As promised, Tennessee House Republicans on Thursday held votes to expel three left-wing Democrat lawmakers for breaking House rules when they joined a disruptive gun-control protest on the chamber’s floor.
The GOP, which holds a supermajority in the House, expelled Rep. Justin Jones (D-Nashville) on a 72-25 vote, and Rep. Justin Pearson (D-Memphis) by 69-26, but fell short of achieving the two-thirds majority needed to oust Rep. Gloria Johnson (D-Knoxville) by one vote, the Tennessean reported.
The expulsions were effective immediately.
The effort to expel Johnson failed on a 65-30 vote, with six Republicans breaking with their party to vote against her expulsion.
On March 30, Pearson and Jones, both freshman lawmakers who had previously clashed with leadership on other issues this session, walked up to the House podium during a floor session and using a bullhorn began leading gun reform chants, echoing the shouts of protesters packed into the Capitol rotunda. The pair, later flanked by Johnson, grew frustrated as House leadership moved on to regular business just days after the mass shooting.
Unlike Jones and Pearson, Johnson reportedly did not use the bullhorn to encourage the gun control mob.
As lawmakers debated Thursday night, hundreds of agitators protested the expulsions and called on the GOP to pass gun control laws.
The demonstrators staged a “die-in” when the session ended, Thursday.
— The Tennessee Holler (@TheTNHoller) April 7, 2023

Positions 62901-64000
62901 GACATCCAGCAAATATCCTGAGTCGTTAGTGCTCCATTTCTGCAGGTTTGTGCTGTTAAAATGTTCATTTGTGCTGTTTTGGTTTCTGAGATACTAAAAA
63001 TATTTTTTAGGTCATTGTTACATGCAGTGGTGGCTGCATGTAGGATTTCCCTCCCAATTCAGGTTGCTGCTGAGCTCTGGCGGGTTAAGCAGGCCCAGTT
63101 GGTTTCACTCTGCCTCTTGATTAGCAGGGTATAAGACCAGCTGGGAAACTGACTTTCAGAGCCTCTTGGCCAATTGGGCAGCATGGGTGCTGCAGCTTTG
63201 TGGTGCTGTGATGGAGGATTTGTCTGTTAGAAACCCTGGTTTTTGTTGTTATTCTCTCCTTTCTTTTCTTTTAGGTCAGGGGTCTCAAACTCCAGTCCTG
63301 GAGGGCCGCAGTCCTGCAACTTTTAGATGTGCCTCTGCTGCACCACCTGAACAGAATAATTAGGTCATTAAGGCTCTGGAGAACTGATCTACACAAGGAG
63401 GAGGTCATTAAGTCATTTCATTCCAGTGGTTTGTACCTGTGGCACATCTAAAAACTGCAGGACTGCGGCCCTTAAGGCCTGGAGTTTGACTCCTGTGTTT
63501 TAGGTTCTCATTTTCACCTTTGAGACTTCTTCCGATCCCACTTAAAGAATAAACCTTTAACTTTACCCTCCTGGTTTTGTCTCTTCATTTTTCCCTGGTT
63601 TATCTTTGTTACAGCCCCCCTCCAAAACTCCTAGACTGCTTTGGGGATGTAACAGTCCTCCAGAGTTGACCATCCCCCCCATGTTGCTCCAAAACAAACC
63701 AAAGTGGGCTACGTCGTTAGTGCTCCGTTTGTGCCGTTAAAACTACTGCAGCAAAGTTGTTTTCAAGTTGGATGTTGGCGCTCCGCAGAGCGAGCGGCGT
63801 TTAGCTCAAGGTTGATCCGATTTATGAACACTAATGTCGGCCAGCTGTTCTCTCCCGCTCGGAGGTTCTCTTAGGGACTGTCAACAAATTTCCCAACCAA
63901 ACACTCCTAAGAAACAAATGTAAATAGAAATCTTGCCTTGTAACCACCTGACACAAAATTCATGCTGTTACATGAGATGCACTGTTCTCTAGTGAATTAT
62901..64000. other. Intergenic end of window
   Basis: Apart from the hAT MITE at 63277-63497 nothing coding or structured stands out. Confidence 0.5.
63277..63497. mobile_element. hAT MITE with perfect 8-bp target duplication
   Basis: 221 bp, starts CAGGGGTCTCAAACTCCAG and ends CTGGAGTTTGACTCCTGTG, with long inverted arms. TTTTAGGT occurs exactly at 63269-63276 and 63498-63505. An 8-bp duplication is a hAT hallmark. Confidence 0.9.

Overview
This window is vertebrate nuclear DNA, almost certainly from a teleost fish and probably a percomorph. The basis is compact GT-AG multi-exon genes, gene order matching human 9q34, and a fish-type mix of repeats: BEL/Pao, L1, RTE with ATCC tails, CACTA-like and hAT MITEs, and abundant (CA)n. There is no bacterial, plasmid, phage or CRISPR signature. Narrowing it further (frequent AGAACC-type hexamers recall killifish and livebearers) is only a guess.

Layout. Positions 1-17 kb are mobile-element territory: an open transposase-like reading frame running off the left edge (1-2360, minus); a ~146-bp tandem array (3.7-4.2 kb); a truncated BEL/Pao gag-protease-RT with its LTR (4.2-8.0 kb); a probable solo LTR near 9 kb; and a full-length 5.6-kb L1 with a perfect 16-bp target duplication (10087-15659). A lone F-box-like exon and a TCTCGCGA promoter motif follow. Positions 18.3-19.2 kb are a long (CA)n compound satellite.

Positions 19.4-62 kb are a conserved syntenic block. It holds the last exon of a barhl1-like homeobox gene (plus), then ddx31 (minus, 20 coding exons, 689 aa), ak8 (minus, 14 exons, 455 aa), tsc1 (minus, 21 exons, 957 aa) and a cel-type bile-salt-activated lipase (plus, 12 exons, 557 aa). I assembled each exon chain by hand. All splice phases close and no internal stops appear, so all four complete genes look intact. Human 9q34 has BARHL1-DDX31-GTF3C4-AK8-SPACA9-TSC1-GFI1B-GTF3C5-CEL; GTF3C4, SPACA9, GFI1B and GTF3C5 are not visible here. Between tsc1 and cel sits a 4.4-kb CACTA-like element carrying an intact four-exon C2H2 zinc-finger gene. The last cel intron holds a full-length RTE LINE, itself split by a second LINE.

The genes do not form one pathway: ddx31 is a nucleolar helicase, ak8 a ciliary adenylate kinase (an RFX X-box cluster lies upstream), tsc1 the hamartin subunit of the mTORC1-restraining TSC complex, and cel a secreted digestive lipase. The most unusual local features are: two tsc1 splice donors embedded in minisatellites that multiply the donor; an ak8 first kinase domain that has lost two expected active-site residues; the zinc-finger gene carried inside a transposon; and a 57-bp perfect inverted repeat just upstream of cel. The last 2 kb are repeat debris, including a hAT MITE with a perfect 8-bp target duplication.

Republicans insisted the expulsions were necessary to protect the integrity of the House and its rules.
“This is just not about one specific instance or one specific rule that may have been broken. The rules here are for order,” said Rep. Johnny Garrett, R-Goodlettsville, who led the GOP arguments against Jones. “We owe that to the constituents that we represent across this state.”
“Your extreme measure is an attempt to subvert the will of voters who democratically elected us as representatives to speak and to passionately fight for them,” Jones said in response.
According to the Tennessean, the two could technically return to the House within days.
The Tennessee Constitution allows a county governing body to appoint an interim representative in the case of a vacancy, an authority General Assembly Republicans could not easily revoke.
An expulsion does not disqualify a former representative from running for office, which could mean one of the expelled lawmakers could be appointed interim, run for reelection and be reseated in the General Assembly within months.
Rep. Gino Bulso, R-Brentwood, repeatedly stated Jones wanted to be expelled, but noted the Constitution would allow him to elected again after expulsion. “If after looking at his conduct, they vote he come back, we will recognize him as a representative,” Bulso said, referring to the floor protest as a “mutiny.”
Earlier this week, Jones reportedly accused Bulso of calling him a “damned disgrace” in a private moment.